Two recent systematic reviews [1, 2] have assessed the effectiveness of mechanical endovascular therapy (MET) to manage the acute phase of stroke, but new data have been published thereafter. In this context, our aim was to update these meta-analytic results and to investigate how effectiveness has changed over years. Our study was restricted to observational (single-arm) studies which were thought to better represent a real-world setting.

We searched all such studies evaluating MET and employing the end-point of any revascularization, complete revascularization, functional outcome, and mortality. As compared with the previous reviews [1, 2], 20 more studies were found, but unlike Baker et al. [2], case reports of ≤10 patients were excluded. Overall, we identified 58 studies published from 1994 to 2012 that evaluated 3066 patients (Appendix S1).

Our analysis of these 58 studies (proportion meta-analysis based on random-effect model [3, 4]) yielded the following pooled proportions with 95% confidence interval (95% CI): any revascularization, 80·7% (95% CI: 75·5% to 85·3%); complete revascularization, 50·6 (95% CI: 37·8 to 63·3); functional outcome, 39·2 (95% CI: 32·8 to 45·8); mortality, 24·5% (95% CI: 19·5% to 29·8%). Our results (see Appendix S1 for study-specific rates of individual end-points) are in keeping with those previously published [2, 3].

Figure 1 shows the results of our meta-regression (based on standard regression techniques [5]) that separately examined the four end-points. In these analyses, MET was associated with an improvement in total revascularization rate and a decrease in mortality over time. While the time dependency of these indexes is likely to reflect improvements in devices, techniques, and expertise, the shortcomings of our analysis must however be kept in mind (e.g. the single-arm nature, and lack of randomization and blinding in these studies).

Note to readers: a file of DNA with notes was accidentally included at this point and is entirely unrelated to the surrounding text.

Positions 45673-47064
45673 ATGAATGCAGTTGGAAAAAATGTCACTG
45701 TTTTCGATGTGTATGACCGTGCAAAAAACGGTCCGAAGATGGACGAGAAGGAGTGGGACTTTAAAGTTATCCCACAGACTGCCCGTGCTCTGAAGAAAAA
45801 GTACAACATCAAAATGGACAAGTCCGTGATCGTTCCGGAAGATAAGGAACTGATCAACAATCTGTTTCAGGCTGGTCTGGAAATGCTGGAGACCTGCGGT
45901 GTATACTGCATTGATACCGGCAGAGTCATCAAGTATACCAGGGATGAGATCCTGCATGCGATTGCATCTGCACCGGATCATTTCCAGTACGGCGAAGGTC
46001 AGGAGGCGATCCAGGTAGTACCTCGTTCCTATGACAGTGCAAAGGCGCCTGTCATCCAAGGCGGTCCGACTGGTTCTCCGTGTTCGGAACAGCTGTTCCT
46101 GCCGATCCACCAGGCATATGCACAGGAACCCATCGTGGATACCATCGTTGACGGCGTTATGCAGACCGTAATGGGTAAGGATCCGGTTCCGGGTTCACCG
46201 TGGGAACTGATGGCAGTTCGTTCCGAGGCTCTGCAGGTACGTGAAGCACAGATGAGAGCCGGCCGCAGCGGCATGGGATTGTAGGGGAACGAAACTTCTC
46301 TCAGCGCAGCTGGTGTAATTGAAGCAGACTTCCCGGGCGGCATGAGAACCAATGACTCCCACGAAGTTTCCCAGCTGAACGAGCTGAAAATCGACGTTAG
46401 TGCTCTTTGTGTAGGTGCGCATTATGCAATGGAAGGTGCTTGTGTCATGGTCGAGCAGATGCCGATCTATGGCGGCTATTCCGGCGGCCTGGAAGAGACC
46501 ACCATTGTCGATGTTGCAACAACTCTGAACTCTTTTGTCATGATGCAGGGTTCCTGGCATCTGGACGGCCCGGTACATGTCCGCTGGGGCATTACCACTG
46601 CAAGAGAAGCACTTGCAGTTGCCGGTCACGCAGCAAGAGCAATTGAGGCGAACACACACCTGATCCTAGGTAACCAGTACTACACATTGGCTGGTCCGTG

Figure 1. Meta-regression analysis of temporal trends for four end-points measured in patients with acute ischaemic stroke treated with MET. End-points: any recanalization (Panel a, 48 studies), complete recanalization (Panel b, 38 studies), functional outcome (Panel c, 41 studies), and mortality (Panel d, 46 studies); y-axis, percent rate; x-axis, calendar year. The regression equations were: RATE = 0·422 × YEAR − 760·06 (P = 0·635) in Panel a, RATE = 9·142 × YEAR − 18 313·4 (P < 0·0001) in Panel b, RATE = 0·458 × YEAR − 883·22 (P = 0·608) in Panel c, RATE = −1·669 × YEAR + 3373·66 (P = 0·016) in Panel d. Symbols: each study is represented by a circle the diameter of which is proportional to its statistical weight.

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In conclusion, our results suggest that, in a real-world setting, MET shows a progressively better effectiveness with time, but the heterogeneity of its outcomes is still wide.


  1. Top of page
  2. References
  3. Supporting Information
  • 1
    Baker WL, Colby JA, Tongbram V et al. Neurothrombectomy devices for the treatment of acute ischemic stroke: state of the evidence. Ann Intern Med 2011; 154:243252.
  • 2
    Rouchaud A, Mazighi M, Labreuche J et al. Outcomes of mechanical endovascular therapy for acute ischemic stroke: a clinical registry study and systematic review. Stroke 2011; 42:12891294.
  • 3
    Vasques F, Messori A, Lucenteforte E, Biancari F. Immediate and late outcome of patients aged 80 years and older undergoing isolated aortic valve replacement: a systematic review and meta-analysis of 48 studies. Am Heart J 2012; 163:477485.
  • 4
    Messori A, Fadda V, Maratea D, Trippoli S. Meta-analysis of observational studies to evaluate immediate outcomes after endarterectomy or stenting for carotid artery stenosis. Ann Vasc Surg 2012; 26:166167.
  • 5
    Messori A, Del Santo F, Fadda V, Maratea D, Trippoli S. Interpreting randomised trials evaluating newer agents or interferon in multiple sclerosis. Eur J Clin Pharmacol 2012; 68:441442.

Supporting Information

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  2. References
  3. Supporting Information

Appendix S1. Fifty-eight studies reported in the meta-analyses by Baker et al. and by Rouchaud et al. evaluating MET and employing the end-point of any revascularization, complete revascularization, functional outcome, and mortality.

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